Computer Science student creates mobile app to help with hemophilia


It’s just a scrape. No big deal.

Or is it?

Men with mild forms of the bleeding disorder hemophilia sometimes have trouble telling when an injury may lead to crippling complications like swelling, pain and immobilization.

"These guys are pretty tough. They’re young men. They can walk it off," JoAnn Nilson, a physiotherapist with the Saskatchewan Bleeding Disorders Program, says of many of her patients’ attitudes to injury. "And on the second and third day, they can’t walk."

Since 2006, Nilson and her colleagues across Canada have been thinking of ways to intervene early when young men with mild hemophilia hurt themselves, then wait too long to seek help. When she asked them, the guys wanted a mobile phone app to guide them.

Enter HIRT? The Hemophilia Injury Recognition Tool. In it, men can check their symptoms for warning signs, see suggested treatments, then receive alerts to check their injury for changes. It also includes emergency phone numbers for every hemophilia treatment centre across Canada, in case they’re travelling.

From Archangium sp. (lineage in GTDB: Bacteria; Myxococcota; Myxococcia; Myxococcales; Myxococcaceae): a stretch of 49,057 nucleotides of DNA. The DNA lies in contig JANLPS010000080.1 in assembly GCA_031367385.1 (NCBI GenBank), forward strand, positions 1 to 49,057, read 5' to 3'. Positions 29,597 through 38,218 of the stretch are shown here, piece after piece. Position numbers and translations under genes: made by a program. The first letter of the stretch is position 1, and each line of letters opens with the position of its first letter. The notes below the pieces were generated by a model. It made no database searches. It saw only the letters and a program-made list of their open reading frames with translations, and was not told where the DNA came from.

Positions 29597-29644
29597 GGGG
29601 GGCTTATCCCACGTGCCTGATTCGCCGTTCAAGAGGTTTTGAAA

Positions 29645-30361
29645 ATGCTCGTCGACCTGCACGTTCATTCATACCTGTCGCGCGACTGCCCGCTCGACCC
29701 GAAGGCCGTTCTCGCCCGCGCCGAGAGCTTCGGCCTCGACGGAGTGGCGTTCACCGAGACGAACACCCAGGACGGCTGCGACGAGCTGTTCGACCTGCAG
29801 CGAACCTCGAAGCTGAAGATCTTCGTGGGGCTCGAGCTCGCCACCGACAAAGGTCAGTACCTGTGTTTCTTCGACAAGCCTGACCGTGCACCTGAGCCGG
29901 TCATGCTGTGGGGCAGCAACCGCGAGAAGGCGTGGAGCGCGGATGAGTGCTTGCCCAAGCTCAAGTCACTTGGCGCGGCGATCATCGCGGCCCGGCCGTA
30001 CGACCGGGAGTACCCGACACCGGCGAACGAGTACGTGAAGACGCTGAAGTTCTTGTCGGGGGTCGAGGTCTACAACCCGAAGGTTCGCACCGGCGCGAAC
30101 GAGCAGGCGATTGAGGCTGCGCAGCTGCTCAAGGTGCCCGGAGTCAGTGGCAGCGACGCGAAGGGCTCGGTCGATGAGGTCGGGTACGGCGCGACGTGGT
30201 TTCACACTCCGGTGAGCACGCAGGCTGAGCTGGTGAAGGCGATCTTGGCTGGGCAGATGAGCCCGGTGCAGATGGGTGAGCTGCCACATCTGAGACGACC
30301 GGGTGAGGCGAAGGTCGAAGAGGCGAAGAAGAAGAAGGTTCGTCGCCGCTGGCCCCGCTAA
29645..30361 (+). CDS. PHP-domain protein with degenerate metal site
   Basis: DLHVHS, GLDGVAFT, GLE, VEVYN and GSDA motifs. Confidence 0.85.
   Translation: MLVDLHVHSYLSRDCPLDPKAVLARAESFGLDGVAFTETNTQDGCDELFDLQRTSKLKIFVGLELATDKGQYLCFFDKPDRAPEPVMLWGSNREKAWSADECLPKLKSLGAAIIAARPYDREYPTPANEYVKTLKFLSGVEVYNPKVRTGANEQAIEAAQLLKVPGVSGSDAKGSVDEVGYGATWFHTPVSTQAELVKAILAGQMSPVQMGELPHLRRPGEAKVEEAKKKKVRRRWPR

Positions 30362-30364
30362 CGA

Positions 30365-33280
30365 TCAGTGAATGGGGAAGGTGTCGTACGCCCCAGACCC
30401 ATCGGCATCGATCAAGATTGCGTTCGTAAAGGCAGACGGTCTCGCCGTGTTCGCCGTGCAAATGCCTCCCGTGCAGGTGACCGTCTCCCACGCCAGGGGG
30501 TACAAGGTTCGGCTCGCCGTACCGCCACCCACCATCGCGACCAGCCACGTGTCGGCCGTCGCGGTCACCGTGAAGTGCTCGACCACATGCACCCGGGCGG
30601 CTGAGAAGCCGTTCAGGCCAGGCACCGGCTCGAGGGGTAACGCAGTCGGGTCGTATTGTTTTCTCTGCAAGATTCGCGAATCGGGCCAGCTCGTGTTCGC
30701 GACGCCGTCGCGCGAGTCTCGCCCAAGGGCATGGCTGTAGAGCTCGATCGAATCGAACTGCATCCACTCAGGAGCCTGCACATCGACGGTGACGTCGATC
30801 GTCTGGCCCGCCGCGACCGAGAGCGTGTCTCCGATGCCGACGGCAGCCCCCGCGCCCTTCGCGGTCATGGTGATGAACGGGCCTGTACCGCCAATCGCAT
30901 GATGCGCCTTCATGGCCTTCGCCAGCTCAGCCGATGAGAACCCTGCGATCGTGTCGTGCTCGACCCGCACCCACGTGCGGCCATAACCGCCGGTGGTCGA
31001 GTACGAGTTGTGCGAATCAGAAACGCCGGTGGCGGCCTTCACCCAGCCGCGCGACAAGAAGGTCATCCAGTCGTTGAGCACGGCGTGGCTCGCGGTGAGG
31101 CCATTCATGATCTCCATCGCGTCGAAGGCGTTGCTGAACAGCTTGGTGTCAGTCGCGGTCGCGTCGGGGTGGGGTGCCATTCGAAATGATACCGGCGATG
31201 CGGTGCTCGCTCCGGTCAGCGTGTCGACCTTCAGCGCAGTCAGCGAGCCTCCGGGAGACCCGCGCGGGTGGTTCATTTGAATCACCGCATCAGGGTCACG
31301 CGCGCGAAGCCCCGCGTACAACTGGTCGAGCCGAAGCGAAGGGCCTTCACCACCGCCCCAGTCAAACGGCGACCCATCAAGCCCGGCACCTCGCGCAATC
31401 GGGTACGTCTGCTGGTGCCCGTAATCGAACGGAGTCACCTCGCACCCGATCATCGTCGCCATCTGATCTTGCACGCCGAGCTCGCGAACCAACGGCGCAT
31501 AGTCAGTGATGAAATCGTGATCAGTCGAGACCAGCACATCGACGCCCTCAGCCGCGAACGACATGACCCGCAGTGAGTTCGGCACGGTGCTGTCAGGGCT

Hemophilia is a genetic disorder that prevents blood from clotting properly. Although it afflicts only boys and men, women can carry the gene and pass it onto their sons. Men with mild hemophilia have some clotting factors in their blood, and do not frequently have bleeding problems — unless they’re injured. Many live normal lives, including playing aggressive sports and working manual labour jobs.

Nilson, working with another physiotherapist at the Health Sciences Centre Winnipeg, found younger men often miss the warning signs of a serious bleed. When it gets out of hand, men can end up spending time in hospital, and missing months of work or school to recover, Nilson said.

"If I save a few guys from going through that, that’s significant," she said.

About one of every 5,000 Canadian men and boys have hemophilia.

Richard Lomotey, a Ph.D. candidate in computer science at the University of Saskatchewan, wrote the HIRT? application with his supervisor. With beta testing, it took about a year, Lomotey said.

HIRT? is in English or French, is free for users, and works on Apple and android mobile devices.

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